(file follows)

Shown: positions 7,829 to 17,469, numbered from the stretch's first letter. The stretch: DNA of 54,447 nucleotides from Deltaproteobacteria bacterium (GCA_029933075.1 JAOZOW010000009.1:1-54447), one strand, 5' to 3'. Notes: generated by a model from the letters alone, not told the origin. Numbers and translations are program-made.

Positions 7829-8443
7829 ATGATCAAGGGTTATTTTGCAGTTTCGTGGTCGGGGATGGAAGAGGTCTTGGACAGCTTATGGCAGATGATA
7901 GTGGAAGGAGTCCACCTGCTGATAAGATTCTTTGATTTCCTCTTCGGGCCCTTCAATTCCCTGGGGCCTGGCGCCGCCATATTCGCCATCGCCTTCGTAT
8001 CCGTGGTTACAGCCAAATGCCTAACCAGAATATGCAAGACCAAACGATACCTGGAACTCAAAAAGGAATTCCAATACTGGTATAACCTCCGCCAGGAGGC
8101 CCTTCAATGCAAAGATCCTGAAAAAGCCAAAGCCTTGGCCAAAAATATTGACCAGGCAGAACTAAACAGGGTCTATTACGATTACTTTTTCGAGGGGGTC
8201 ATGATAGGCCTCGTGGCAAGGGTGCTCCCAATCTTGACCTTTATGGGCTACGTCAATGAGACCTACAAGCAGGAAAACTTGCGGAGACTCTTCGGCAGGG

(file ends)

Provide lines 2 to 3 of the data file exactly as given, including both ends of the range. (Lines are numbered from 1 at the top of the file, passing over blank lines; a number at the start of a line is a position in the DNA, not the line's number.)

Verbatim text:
Positions 7829-8443
7829 ATGATCAAGGGTTATTTTGCAGTTTCGTGGTCGGGGATGGAAGAGGTCTTGGACAGCTTATGGCAGATGATA